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GOP senators weren’t blindsided by Bolton — but their impeachment coverup got interrupted: columnist

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John Bolton’s explosive claims about President Donald Trump’s quid pro quo scheme against Ukraine weren’t surprising to anyone paying attention during the impeachment inquiry.

That’s why Republican senators self-incriminated themselves by complaining they’d been blindsided by a leaked manuscript of the former national security adviser’s upcoming book, reported the Washington Post.

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“It’s deeply revealing about the true nature of the GOP coverup,” wrote the Post’s Greg Sargent.

“The real story here is that Senate Republicans knew for months that such explosive revelations from Bolton were a very likely possibility,” he added, “and that this is precisely why they have resisted hearing Bolton’s testimony so aggressively.”

The New York Times reported in November that Bolton privately urged Trump to release the aid in August, which was corroborated by former National Security Council official Tim Morrison’s impeachment testimony.

That’s why Democrats wanted to hear from Bolton, who refused to appear before the impeachment inquiry, and that’s why the White House has been blocking witnesses and documents from the inquiry and trial.

“A key defense of Trump is that no one who has testified heard him directly link the aid with the investigations,” Sargent wrote, “and Trump will not allow testimony from the very people who discussed this matter personally with him.”

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Senate Republicans knew that, even if they didn’t know exactly what Bolton would say, and even if they were unaware that Bolton had given a manuscript of his book to the White House before the impeachment trial.

“What actually blindsided Senate Republicans was that the details of Bolton’s account leaked before they could carry out their preordained vote to acquit,” Sargent wrote. “They were blindsided by this terribly inconvenient timing, which upended their coverup.”

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HBO’s Maher scorches Trump for calling coronavirus a ‘hoax’: ‘Not something he can lie his way out of’

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During the "Overtime" segment of HBO's "Real Time," host Bill Maher launched into a broadside against Donald Trump for telling South Carolina rallygoers that the coronavirus outbreak is a "hoax" being pushed by the media Democrats.

In a furious back and forth with conservative guest Buck Sexton, Maher said this was one instance where the president "could not lie his way out of it."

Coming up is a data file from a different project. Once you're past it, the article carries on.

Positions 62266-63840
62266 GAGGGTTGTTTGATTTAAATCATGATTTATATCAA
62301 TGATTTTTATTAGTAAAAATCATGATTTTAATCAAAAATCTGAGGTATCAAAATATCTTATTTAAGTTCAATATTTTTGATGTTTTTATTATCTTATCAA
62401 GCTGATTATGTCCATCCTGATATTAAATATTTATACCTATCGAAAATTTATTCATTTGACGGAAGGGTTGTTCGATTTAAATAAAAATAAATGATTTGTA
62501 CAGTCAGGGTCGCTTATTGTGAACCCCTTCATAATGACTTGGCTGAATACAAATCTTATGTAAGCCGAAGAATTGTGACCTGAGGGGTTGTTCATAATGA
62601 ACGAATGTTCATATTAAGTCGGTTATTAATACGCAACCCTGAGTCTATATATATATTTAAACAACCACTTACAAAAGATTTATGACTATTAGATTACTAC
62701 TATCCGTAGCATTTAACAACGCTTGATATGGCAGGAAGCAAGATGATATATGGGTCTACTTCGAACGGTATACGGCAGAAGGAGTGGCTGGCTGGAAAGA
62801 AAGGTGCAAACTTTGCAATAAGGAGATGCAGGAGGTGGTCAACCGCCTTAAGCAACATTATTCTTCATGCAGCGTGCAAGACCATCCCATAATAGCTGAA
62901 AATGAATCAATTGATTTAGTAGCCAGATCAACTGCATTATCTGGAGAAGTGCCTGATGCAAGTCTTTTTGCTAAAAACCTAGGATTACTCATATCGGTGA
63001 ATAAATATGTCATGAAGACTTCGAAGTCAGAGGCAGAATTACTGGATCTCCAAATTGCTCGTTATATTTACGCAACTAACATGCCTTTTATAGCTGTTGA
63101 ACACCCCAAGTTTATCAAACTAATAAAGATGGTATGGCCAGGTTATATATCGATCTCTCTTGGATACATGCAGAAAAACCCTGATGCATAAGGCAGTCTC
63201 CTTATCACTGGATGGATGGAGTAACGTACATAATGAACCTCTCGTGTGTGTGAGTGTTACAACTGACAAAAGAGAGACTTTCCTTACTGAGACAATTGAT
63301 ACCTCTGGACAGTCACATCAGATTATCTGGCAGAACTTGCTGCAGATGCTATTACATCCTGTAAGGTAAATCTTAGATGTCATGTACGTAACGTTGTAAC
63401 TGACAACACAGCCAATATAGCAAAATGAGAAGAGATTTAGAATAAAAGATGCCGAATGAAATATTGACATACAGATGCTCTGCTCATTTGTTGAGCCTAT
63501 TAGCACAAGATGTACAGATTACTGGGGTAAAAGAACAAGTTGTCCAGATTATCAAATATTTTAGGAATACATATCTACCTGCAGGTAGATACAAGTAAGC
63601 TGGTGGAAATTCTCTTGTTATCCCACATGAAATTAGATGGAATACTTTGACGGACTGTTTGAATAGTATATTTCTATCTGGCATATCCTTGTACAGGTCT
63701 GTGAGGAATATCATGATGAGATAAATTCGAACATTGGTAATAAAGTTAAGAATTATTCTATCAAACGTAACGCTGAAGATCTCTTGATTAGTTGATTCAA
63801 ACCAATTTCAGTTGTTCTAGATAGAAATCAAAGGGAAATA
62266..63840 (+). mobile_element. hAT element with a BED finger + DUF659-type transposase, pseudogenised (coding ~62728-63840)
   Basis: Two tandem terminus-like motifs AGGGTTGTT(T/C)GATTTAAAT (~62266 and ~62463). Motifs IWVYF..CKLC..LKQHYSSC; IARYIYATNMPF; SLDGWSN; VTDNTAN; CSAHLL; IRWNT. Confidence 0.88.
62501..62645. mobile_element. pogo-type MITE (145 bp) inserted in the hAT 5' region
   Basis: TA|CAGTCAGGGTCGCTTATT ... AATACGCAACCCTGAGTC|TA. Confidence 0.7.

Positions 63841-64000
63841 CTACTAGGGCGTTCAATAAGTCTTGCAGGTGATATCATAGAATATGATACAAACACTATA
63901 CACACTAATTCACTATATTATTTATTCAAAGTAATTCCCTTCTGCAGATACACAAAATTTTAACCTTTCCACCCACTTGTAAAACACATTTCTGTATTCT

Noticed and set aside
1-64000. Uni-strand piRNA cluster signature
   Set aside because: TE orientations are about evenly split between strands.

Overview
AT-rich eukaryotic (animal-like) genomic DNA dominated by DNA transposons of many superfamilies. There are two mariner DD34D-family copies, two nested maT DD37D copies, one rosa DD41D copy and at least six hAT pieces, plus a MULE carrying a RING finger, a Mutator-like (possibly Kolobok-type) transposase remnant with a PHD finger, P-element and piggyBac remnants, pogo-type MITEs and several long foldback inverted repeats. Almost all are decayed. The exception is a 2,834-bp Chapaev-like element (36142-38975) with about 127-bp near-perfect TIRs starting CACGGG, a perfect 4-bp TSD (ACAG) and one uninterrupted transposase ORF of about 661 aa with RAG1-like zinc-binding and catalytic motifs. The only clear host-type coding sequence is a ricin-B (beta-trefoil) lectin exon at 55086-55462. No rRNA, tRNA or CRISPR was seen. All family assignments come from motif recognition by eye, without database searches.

According to Sexton, the crisis is serious but then he tried to deflect from the issue by accusing Democrats of "trying to score political points," when they point out the Trump administration's bumbling response.

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Trump directing his coronavirus task force to launch attacks on Democrats to avoid blame: report

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According to a report from the Daily Beast, Donald Trump is directing members of his coronavirus task force to make sure they hammer at the Democrats when discussing progress the administration is making to combat the spread on the growing pandemic.

On Friday night, at a rally in South Carolina, Trump set the tone by pointedly blaming the Democrats and telling rallygoers, "The Democrats are politicizing the coronavirus. They're politicizing it. They don't have any clue," while also tying the growing health crisis to building his wall, by stating, "Border security is also health security.”

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2020 Election

Jared Kushner vows there will be ‘no drama’ in Trump’s second term: ‘It’s high-competence’

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Jared Kushner vowed on Friday that a second term from his father-in-law, President Donald Trump,  would be both efficient and drama-free.

The senior White House adviser claimed that Trump's re-election campaign was running smoothly, much as the president's second term supposedly would, while speaking with organizer Matt Schlapp at the Conservative Political Actions Conference (CPAC).

"The way that you see the campaign being run, there's no leaks. There's no drama. I would say it's high-competence, low-drama," Kushner said. "Everything is very efficiently run, and I think that's exemplary of how President Trump would run his second term in office."

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